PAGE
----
The first three weeks of the NASCAR Cup Series season saw many drivers losing control of Gen 7 cars during practice, qualifying or battling for track position. Now Las Vegas winner Alex Bowman has explained why top drivers have struggled with the incidents.
The driver of the #48 Hendrick Motorsports Chevrolet Camaro gave a pre-trip preview at Las Vegas Motor Speedway. He explained that the cars aren’t exactly harder to drive overall. There are only certain factors that eliminate any room for error each week, resulting in wall crashes.
“It’s interesting because they’re not necessarily harder to drive, they’re harder to predict and save if something goes wrong,” Bowman said. “I think when it comes to driving the race car, they’re quite similar. They’re just a lot more jumpy than they’ve been in the past. Like old cars, you can slide, and when you lose grip you can usually save the cars.
“The new car is a much finer line. As soon as the car loses grip, it usually ends up crashing. You don’t really have a chance to save him. So just try to find that balance of how hard you can actually drive the car, basically. Instead of driving the car really hard the whole race, you’re kind of like backing up and not running as hard. So it’s just different.
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This fine line played a major role in Bowman’s trip to Victory Lane on March 6. Kyle Busch was in the lead with three laps to go at Las Vegas Motor Speedway, and it looked like he would be holding off Martin Truex Jr. and Ross Chastain the entire time. way to the checkered flag. However, the situation changed with belated caution.
Erik Jones lost control of No. 43 and slammed into the wall, destroying the right side of his stock car. He took out the warning and sent the drivers to pit road for fresh tyres. Busch, Truex and Chastain all took four while Bowman, Kyle Larson and William Byron all opted for two tires in order to take the top spots.
Bowman and Larson lined up in the front row and battled through the two extra laps. The #48 driver edged his teammate into the final corner and beat Larson to the finish line to lock in his playoff spot.
Cars caused Bowman to change his approach
The #48 driver spent the first three weeks of the season adjusting to a major change. New cars aren’t necessarily made for the setup he prefers, especially on intermediate tracks, so he had to change his approach and follow some of his teammates at Hendrick Motorsports.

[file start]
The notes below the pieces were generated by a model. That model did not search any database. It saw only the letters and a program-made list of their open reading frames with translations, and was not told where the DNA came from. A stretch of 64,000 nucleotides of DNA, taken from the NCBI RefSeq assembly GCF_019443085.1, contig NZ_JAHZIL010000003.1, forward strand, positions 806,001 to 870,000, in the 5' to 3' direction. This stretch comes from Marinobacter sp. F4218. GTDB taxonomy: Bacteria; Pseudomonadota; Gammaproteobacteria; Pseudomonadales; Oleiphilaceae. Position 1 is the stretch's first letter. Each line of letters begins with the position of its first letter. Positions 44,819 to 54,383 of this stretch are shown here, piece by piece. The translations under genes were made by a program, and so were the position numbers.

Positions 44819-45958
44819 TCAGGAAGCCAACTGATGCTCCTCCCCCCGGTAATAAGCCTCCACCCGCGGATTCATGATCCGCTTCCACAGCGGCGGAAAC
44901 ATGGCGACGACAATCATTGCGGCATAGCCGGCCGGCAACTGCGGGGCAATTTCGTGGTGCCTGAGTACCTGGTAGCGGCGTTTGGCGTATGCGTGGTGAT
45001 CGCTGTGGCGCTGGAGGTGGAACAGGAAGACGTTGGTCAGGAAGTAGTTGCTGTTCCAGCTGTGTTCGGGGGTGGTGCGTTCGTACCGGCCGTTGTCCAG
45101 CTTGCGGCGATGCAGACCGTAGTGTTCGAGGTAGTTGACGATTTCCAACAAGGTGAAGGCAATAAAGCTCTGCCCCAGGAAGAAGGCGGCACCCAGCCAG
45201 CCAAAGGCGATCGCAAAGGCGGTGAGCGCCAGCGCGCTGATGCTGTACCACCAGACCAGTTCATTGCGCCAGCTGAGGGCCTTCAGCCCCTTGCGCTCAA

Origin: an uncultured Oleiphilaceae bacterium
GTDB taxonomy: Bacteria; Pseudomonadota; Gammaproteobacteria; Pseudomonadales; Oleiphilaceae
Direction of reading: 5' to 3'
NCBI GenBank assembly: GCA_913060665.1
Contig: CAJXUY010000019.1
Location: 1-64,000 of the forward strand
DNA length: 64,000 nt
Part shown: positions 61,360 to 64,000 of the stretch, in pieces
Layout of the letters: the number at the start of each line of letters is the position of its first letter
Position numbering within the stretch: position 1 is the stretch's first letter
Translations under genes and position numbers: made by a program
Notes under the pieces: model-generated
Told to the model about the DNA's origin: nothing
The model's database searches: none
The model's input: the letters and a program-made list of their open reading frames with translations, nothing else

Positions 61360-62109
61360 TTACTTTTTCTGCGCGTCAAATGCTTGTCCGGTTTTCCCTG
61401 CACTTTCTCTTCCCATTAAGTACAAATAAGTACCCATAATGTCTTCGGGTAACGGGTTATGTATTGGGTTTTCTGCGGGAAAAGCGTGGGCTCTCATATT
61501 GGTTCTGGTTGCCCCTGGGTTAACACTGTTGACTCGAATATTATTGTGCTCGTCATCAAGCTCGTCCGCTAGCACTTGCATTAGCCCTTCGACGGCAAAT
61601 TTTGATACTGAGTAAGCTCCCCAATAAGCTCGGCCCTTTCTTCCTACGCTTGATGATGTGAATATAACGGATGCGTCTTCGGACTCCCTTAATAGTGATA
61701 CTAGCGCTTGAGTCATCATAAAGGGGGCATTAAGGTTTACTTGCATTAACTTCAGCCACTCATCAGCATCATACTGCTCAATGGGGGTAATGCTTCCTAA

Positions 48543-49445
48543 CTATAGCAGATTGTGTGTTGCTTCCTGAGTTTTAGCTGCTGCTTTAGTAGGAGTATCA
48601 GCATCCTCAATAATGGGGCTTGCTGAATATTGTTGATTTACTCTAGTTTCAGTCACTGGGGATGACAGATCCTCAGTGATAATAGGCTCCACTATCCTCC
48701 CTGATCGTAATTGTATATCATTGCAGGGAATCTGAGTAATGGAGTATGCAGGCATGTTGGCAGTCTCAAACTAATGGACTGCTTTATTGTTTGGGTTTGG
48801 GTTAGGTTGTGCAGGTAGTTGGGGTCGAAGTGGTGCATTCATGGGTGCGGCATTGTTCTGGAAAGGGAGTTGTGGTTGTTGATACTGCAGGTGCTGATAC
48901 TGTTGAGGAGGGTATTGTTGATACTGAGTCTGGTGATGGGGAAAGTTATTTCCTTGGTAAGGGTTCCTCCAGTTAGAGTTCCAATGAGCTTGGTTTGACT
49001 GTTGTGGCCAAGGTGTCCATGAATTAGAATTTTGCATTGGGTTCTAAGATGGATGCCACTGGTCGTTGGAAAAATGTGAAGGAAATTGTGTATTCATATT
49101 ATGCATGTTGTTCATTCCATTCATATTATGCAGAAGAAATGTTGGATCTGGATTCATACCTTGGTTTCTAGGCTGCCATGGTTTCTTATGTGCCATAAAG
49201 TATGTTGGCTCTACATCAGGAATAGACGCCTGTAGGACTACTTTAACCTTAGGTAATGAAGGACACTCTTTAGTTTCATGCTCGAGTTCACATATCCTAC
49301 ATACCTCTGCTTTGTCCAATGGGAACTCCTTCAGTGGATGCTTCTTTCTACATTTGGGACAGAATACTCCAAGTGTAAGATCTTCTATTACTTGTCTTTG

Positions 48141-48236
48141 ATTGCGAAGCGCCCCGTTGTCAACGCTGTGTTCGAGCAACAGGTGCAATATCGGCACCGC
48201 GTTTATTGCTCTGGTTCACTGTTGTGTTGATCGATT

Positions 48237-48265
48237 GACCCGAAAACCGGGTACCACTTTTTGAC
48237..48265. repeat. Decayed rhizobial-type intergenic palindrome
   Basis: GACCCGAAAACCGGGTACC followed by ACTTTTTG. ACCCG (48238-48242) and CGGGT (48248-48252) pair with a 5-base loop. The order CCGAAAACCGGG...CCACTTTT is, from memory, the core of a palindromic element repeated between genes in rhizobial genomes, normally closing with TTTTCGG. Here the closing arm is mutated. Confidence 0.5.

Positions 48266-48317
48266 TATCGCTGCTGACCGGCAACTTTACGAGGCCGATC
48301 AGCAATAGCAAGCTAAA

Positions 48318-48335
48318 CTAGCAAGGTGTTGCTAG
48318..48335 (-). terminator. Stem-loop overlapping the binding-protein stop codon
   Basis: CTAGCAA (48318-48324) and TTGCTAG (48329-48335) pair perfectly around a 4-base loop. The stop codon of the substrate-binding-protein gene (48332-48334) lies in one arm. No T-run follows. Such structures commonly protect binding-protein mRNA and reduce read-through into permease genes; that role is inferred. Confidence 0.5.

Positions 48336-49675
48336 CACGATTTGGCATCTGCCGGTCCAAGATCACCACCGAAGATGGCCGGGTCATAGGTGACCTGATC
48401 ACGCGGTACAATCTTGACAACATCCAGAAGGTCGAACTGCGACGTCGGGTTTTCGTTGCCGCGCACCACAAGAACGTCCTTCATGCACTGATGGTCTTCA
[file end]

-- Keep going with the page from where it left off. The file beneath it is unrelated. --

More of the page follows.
“Yeah, for me, I think it changes things up a bit,” Bowman added. “I really like a loose race car. I like to ride with the right rear tire way more than my teammates. I’m always way looser than them to be happy with my car. So I had to go back to zero and trying to figure out how to go more in their direction and drive a tighter race car, which I never liked.
“You look at Kyle Larson, and that’s his wheelhouse. He likes to be super tight. I can’t stand it. I was like, ‘I want the rear of the car to lead the front of the car.’ So trying to figure out how to change the balance that I’m looking for and do a better job with a tighter race car was the most important thing.
Having a loose race car has helped Bowman in the past. He used this setup on the 2020 trip to Auto Club Speedway and put in a dominating performance. Fast forward to 2022, and he had to run a tighter setup after learning that dragging the new cars leads to less downforce and, ultimately, spins.
Bowman expects some small teams to make noise
As a member of a powerful organization, Bowman contributed to many victories during his run as a full-time pilot. However, only one member of HMS has reached Victory Lane in the 2022 season so far, while smaller teams have entered the fray.
Drivers such as Austin Dillon, Tyler Reddick, Daniel Suarez, Erik Jones, Bubba Wallace and Ricky Stenhouse Jr. all posted top-10 finishes in the opening weeks of the season while competing against Team Penske, Joe Gibbs Racing and Hendrick Motorsports.
Bowman said he expects that trend to continue through the first half of the season. He thinks the smaller teams will be vying for victories early – and potentially reaching Victory Lane – before some of the bigger teams with more resources start to figure things out.
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